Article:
Copolymers and terpolymers, such as those enumerated in the examples above, as well as many others which will be apparent to one skilled in the art, all produce useful polymeric materials. Of special practical significance, however, are copolymers and terpolymers prepared by polymerizing together the monomeric materials comprising between and 99 mol percent of at least one member selected from the group consisting of proplyene oxide, l-butene oxide, l-hexane oxide, l-octene oxide, and mixtures thereof; and 20 to 1 percent comprising at least one member selected from the group consisting of allyl glycidyl ether, vinyl cyclohexene monoxide, epichlorohydrin, dicyclopentadiene monoxide, isoprene monoxide, butadiene monoxide, limonene monoxide, 4,5-epoxy-1- hexene, and mixtures thereof.

The elastomers produced by my invention may be compounded and processed by normal procedures known in the art. They are readily compounded with fillers such as carbon black, silica, etc., and with antioxidants and other conventional compounding materials. The unsaturated elastomers are readily vulcanized with the aid of conventional sulfur-accelerator vulcanizing systems appropriate for the degree of unsaturation in the elastomer. Copolymers of epichlorohydrin with other epoxides may be vulcanized according to the methods known to the art, e.g., they may be crosslinked with an amine containing at least two primary amino groups or with a mixture of an amine and at least one other agent selected from the group consisting of sulfur, dithiocarbamates, thiuram sulfides and thiazoles.

EXAMPLES The practice of this invention is illustrated by reference to the following examples which are intended to be representative rather than restrictive of the scope. All polym 5 erization operations were conducted under a nitrogen atmosphere.

As employed in the data presented infra: Inherent Viscosity (I.V.) is defined as the natural logarithm of the relative viscosity at 30 C. divided by the polymer concentration for a 0.05 to 0.2% solution in benzene containing 0.1% phenyl beta-naphthylamine (PBNA), and expressed in units of dl./ g. Swelling Ratio of the henzene-insoluble material in a vulcanizate is defined as the ratio of the volume of the swollen sample, after immersion in benzene for 68 hours at 25 C., to its volume after drying. The polymer yield includes catalyst residues, if any.

Example 1 fitted with a serum cap. A calculated amount of diethyl- I TABLE II.POLYMERIZATION OF PROPYLENE OXIDE WITH DIETHYLZINC AND SULFUR [40 ml. benzene, 40 ml. monomer, 2.33 millimols diethylzinc and sulfur. as indicated, 50 C., 7.07 l1rs.]

Run No. Weight of S/Zn 1 Ratio Polymer Inherent Sulfur, g. Yield, Viscosity Percent l S/Zu represents sulfur/zinc atomic ratio.

Example 2 Utilizing experimental procedures identical to those in Example 1 (except as noted) selenium and several organic polysulfides (including a commercially available polymeric polysulfide, Thiokol VA-7) were employed as sulfur-bearing additives to form a co-catalyst with diethylzinc.

TABLE III [60 ml. benzene, m1. propylene oxide, 4.65 millimols of diethylzinc and additive, as indicated, 50 0., 2 hours] I II III IV V VI VII Run Additive S/Molecule M01. Ratio, Ratio, S/Zn Polymer I. V.

N0. Additive AddJEtzZn Yield,percent 1 Di-tert.-butyl disulfide 2 1 2 2.4 0. 5 2 .dO 2 2 4 2.8 1.7 3 Di-tert.-butyl polysulfide 5. 5 1 5. 5 4. 2 0.8 4 Di-tert.-octyl p0lysulfide.. 4. 6 1 4. 6 10 0. l6 5 VA-7 1 4. 5 1 4. 5 21. 6 6. 6 8 3 3 15. 6 11. 7 7 0 0 2. 9 0. 7 8 25. 7 l0. 4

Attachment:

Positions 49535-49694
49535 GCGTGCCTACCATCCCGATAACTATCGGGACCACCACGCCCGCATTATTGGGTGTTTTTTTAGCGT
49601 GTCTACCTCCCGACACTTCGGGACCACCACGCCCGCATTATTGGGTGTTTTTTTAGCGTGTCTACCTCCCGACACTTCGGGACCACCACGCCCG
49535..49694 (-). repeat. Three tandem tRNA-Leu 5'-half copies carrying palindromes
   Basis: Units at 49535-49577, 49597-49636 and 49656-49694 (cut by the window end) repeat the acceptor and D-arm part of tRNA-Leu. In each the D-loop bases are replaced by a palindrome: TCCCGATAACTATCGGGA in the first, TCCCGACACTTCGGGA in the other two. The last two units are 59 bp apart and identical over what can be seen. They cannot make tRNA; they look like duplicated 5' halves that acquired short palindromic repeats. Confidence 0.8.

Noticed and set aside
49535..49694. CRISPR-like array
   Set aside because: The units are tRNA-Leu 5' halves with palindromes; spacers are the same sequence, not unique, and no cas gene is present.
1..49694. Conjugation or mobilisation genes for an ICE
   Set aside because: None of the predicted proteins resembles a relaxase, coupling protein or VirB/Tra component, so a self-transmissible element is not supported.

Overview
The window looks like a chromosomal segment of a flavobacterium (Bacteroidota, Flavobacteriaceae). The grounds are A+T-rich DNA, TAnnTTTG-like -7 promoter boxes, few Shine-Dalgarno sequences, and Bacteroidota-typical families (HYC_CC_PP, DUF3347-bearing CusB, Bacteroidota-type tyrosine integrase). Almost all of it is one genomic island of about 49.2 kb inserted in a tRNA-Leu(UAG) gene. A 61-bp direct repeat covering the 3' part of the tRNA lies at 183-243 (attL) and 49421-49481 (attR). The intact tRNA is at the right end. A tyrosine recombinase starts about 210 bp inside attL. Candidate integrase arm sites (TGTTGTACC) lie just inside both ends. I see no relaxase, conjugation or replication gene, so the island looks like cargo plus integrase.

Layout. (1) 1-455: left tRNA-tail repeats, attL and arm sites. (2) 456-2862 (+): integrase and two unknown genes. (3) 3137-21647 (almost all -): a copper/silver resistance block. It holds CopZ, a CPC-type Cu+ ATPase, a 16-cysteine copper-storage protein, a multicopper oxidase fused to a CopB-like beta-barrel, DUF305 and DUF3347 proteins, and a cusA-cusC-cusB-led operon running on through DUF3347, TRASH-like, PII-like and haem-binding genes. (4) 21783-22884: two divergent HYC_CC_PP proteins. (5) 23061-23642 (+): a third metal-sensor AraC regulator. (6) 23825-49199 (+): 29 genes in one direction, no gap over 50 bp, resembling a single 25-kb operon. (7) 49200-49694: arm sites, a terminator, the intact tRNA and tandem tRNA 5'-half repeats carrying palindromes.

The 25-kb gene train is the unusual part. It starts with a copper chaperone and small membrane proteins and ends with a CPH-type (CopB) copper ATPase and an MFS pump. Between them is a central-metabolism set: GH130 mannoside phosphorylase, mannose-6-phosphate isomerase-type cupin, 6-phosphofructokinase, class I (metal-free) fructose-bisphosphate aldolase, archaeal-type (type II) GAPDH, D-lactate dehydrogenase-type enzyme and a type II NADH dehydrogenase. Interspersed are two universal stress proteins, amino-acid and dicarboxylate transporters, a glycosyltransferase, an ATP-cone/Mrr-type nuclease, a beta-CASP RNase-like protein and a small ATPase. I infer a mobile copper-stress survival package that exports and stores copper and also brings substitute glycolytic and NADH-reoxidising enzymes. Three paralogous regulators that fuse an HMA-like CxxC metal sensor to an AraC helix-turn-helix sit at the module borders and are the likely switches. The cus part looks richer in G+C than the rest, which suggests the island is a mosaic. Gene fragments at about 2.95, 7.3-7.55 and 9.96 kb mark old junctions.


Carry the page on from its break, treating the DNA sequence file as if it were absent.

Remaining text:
1 VA-7 contained 63.4 polymer.

percent sulfur and is believed to contain 4.5 sulfur atoms in the repeat unit of the Column IV--Mol. Ratio Add./EtzZnl\Io1ar ratio of Column V-Ratio S/Zn=Atomic ra additive to diethylzinc.

tio of sulfur (in the additive) to zinc.

C olumn VIII.V. Inherent Viscosity.

zinc solution (in heptane or benzene) was injected into the bottle. The reaction between the diethylzinc and the secondary catalyst component was allowed to take place at room temperature for at least half an hour. A control polymerization bottle without the secondary catalyst component was similarly prepared. ml. of high purity propylene oxide, through which nitrogen had been bubbled, was injected into the bottle. The serum cap was replaced by a screw cap having a polyethylene liner. The bottles were tumbled in a C. bath for a given time. Polymerization was stopped by adding a mixture of 5 ml. of water and 10 ml. of methanol containing 0.1 weight percent phenyl beta-naphthylamine stabilizer. The polymers were aspirator dried for 24 hours and then under 2 mm. Hg pressure for about 68 hours at 40 C. The polymer yield and inherent viscosity of the series of polymerization runs are shown in Table I and Table H.

TABLE I.POLYMERIZATION OF PROPYLENE OXIDE WITH DIETHYLZINO AND SULFUR [40 ml. benzene 40 ml. monomer 4.65 milliniols of diethylzinc and sulfur, as indicated, 50 0., 2.25 hrs.]

Example 3 Into a clean bottle was added 200 ml. of benzene which had previously been dried by passing through a silica gel column. High-purity nitrogen was bubbled through the benzene for two minutes. 2.22 grams of sulfur was dissolved in the benzene solvent and the bottle fitted with a serum cap. 9 ml. of diethylzinc solution (1.94 molar solution in benzene) was injected into the bottle. The reaction between diethylzinc and sulfur was allowed to take place at room temperature for at least half an hour. 600 ml. of high-purity styrene oxide, through which nitrogen had been bubbled, was injected into the bottle. The serum cap was replaced by a screw cap having a polyethylene liner. The bottle was placed in a 50 bath for hours and was shaken occasionally. Polymerization was stopped by adding ml. of methanol containing 0.1 weight percent phenyl beta-naphthylamine stabilizer. The polymer was extracted with methanol for one week in a Soxhlet extractor and for another week with an acetone-methanol mixture. It was dried at 100 C. under aspirator vacuum for 68 hours and then under a vacuum pump for 48 hours. 500 grams (79% yield) of polymer were obtained. The inherent viscosity was 3.0 dl./ g. The heat-distortion temperature of the polymer was found to be 52 C. by the ASTM method D64856.